I always ask my newly promoted clients to pick one behavior they would like to work on and develop a plan on how they can achieve their goal.  For example, before I went into coaching, I was promoted to Business Development for a Fortune 500 company and I was a terrible listener.  I was always waiting to talk and start selling, so when I started working with my coach, I made it clear that I wanted to improve my listening skills.  Together we developed a plan that consisted of taking a pause before visiting with any client to remind myself to listen, I would then repeat back to my clients what they had suggested was important to them (this showed them that I was listening and helped me pay closer attention) and lastly I would take notes and highlight key points in order to stay actively engaged.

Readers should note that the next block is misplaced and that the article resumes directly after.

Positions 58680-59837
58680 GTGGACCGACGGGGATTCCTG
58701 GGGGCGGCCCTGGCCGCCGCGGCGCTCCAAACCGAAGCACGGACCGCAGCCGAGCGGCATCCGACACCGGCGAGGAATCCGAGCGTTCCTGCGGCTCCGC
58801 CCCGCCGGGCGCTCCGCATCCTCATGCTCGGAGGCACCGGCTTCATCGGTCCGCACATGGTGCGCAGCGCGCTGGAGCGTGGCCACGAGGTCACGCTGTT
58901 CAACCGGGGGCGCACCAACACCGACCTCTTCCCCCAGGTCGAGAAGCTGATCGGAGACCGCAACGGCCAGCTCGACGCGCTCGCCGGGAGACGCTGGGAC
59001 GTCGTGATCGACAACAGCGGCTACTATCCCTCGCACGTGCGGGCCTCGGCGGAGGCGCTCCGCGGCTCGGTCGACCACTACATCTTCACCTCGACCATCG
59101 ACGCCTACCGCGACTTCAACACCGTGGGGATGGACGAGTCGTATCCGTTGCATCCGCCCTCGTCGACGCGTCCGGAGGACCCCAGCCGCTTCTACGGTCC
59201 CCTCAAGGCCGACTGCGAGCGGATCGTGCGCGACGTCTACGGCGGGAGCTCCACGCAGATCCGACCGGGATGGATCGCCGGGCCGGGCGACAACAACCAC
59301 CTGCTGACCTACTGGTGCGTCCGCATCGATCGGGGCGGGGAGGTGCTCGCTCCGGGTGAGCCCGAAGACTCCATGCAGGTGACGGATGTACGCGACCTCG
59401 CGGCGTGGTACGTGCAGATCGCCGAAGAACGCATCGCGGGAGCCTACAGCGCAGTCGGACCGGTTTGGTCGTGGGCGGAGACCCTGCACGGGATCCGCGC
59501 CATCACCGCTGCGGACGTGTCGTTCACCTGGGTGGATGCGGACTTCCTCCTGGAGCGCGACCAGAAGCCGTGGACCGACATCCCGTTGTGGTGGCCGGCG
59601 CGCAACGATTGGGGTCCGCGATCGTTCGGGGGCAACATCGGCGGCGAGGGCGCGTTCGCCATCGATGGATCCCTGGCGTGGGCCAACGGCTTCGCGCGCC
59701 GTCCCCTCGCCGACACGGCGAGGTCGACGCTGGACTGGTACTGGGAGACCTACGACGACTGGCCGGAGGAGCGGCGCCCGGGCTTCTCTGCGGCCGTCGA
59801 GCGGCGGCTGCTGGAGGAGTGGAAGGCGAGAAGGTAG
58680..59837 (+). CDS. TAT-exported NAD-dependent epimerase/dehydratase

It’s very difficult to work on too many behavioral issues at once, so picking one or two at a time makes the task manageable and will help you be successful.

Stephanie Wachman, Executive Coach, www.stephaniewachman.com, 720-232-3693     © Life In Balance LLC

According to a study in the February 2007 issue of the Journal of Personality and Social Psychology, published by the APA (American Psychological Association), it seems that being under assertive or over assertive may be the most common weakness among aspiring leaders.

For many new leaders, insecurity within their new position can lead to actions and behaviors that are perceived by others to be under assertive.